By now, it is 3pm and the ferry is due to leave in two hours. I still have to pass through security and Trixie is thoroughly checked over by an official with a sense of humour who laughs when I joke that I’ve only paid for one person. I drive over to the ferry and wait to board. Small lime-green tow-trucks are skilfully loading cargo containers into the belly of the ship and it’s quite mesmerising. However, after 2 ½ hours of watching them, the novelty has worn off, but I’m finally boarded and we leave an hour behind schedule.
The only communal area which is open, other than the reception, is a small bar/restaurant where the truck drivers are openly smoking despite the ‘no smoking’ signs and, as I have my own food, I decide to hang out in my cabin instead. It’s a large 4-bed outside room with a big picture window but no curtains. The linen is clean but very threadbare and the towels are tiny. There’s a large desk with a redundant phone and a working fridge. I wonder if I have been given a ‘superior room’. I’ve been told I will have the cabin to myself, at least until we dock at Igoumenitsa around midnight. So I take a shower, avoiding the forest of mould growing from the corners, and settle down to a relaxing evening.
In the end, no one joins me, but when I venture out at 7am I find several bodies sleeping in the corridor, and the bar is a lot fuller than before. It’s still filled with smoke so I buy a coffee and take it back to my cabin while I wait for the ferry to reach Brindisi. We arrive two hours late at 10am, dock at 10.30 and I finally disembark at 11.00 only to be immediately pulled over by plain clothes immigration officers who want to search the motorhome. I expected this but they subject Trixie to a very detailed search including using a ferocious-looking sniffer dog and unscrewing the seats to confirm that there is a water tank underneath and no tiny illegals. I’m also aggressively interrogated, not helped by all the African and Middle Eastern stamps in my passport. Finally, I’m dismissed and told that last year a single female with a motorhome was found to have 7 illegals hidden within it. One might be construed as a mistake but seven does seem a bit premeditated.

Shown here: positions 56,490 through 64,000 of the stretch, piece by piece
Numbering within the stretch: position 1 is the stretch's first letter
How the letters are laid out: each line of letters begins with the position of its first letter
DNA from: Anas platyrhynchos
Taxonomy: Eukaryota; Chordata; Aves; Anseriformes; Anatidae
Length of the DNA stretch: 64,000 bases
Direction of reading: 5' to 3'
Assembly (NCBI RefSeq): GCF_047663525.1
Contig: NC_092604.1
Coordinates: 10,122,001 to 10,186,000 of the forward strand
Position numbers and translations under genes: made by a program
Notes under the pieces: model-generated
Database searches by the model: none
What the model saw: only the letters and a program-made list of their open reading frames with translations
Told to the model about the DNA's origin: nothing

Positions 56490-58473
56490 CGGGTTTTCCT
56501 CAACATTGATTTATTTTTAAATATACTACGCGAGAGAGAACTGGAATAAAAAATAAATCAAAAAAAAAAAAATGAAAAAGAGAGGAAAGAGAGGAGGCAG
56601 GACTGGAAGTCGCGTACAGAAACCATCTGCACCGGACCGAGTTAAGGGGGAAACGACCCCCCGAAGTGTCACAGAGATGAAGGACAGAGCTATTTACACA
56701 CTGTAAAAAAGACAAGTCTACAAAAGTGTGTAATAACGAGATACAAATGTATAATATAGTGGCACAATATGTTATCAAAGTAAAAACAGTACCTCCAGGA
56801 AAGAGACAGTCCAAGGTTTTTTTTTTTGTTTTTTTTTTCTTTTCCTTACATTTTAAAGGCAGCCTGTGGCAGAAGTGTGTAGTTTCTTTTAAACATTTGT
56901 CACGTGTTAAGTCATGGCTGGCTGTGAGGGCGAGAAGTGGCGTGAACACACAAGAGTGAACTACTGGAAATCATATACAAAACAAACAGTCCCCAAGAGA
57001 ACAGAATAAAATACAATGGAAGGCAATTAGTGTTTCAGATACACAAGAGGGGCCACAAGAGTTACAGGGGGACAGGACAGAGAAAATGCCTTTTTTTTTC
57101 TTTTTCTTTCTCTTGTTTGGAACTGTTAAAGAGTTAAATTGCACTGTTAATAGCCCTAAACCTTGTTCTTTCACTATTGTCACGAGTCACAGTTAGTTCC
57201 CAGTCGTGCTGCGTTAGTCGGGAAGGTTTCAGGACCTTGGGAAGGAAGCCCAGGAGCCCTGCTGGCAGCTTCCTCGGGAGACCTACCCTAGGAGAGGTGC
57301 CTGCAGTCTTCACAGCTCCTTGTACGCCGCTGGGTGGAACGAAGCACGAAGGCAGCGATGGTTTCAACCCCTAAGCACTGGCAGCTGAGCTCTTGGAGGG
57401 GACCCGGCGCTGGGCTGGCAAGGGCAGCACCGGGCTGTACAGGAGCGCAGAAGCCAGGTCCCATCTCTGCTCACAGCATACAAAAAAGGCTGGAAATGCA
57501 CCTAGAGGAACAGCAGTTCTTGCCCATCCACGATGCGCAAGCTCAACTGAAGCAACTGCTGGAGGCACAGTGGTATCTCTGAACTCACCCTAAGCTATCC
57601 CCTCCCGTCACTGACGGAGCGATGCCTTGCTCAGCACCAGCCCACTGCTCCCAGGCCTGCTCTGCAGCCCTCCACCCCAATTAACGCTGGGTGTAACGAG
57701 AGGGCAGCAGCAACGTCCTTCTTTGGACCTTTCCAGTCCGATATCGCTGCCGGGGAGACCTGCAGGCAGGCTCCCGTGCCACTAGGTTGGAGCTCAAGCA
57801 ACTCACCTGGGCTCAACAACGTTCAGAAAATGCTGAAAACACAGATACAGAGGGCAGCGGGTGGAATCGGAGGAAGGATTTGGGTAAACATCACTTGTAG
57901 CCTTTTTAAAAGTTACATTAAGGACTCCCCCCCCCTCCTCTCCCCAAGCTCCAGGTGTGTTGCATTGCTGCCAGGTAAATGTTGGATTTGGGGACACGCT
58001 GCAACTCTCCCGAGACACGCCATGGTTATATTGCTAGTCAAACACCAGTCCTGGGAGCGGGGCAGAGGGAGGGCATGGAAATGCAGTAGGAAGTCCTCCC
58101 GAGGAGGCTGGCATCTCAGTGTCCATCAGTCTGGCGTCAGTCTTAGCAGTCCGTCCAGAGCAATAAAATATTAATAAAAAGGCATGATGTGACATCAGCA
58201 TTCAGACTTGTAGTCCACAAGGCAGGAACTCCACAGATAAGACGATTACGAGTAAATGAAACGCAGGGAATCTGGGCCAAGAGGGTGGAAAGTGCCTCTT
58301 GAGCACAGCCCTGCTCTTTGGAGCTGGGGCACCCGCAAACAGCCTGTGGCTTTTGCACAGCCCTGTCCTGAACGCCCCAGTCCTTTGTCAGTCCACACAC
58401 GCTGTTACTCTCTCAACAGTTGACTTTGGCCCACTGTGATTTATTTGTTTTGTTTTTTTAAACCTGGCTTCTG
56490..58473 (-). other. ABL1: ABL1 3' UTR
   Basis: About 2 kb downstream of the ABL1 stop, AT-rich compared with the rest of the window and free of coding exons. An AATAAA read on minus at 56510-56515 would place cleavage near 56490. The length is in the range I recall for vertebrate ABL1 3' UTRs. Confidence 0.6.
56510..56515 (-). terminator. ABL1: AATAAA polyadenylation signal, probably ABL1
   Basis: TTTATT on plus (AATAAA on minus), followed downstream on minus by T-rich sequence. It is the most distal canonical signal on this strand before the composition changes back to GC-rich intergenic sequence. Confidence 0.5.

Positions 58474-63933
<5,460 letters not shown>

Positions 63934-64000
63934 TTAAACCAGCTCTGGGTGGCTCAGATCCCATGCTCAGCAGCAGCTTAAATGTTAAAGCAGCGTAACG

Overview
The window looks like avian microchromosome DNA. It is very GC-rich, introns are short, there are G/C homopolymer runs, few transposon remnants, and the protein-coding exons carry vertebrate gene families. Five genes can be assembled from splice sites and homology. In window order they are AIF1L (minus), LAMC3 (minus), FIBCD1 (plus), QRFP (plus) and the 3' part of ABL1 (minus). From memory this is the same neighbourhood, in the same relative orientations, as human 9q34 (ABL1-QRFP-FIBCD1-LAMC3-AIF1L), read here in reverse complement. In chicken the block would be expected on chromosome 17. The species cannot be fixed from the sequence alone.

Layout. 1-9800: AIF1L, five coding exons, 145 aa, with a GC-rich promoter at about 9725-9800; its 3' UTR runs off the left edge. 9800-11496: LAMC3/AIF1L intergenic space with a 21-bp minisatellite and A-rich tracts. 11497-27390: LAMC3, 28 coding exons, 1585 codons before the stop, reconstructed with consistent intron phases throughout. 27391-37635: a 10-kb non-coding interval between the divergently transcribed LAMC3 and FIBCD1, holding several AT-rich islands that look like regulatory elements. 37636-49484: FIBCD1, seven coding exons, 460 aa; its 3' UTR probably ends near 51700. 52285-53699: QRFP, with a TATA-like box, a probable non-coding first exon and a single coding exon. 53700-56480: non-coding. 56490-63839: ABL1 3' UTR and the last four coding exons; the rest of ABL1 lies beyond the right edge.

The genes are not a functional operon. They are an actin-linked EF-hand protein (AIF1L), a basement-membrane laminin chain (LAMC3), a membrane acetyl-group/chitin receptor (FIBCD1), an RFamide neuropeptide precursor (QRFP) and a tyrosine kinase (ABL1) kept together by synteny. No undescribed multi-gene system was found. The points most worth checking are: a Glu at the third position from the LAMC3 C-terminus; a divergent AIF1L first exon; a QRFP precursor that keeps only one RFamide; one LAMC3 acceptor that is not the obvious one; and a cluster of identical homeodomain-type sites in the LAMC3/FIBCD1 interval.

Before I can escape the port, I’m stopped again by customs but this time the officer is in a smart uniform and polite with his questions, even charming. He shows a genuine interest in my travels and waves me off with a smile. I head straight for the fast road towards Lecce and finally stop when I reach the heel of Italy.
Otranto has a large port filled with pleasure boats and a few grey navy patrol boats. It’s overlooked by the old town, surrounded with thick, fortified walls. I park at the port entrance, opposite an unusual sculpture. It’s an Albanian guard ship which sank in March 1997 while carrying more than 100 refugees. 81 drowned, mostly women and children, and the recovered boat, enhanced with large shards of glass, is a memorial of this event and a reminder of the thousands of illegals who drown whilst trying to flee their war-torn countries to a better life in Europe.
The town is no stranger to death. In the cathedral lie the bones of 800 martyrs, the remaining townsfolk following a bloody battle in 1480, who were beheaded by the Turks for refusing to renounce their catholic faith.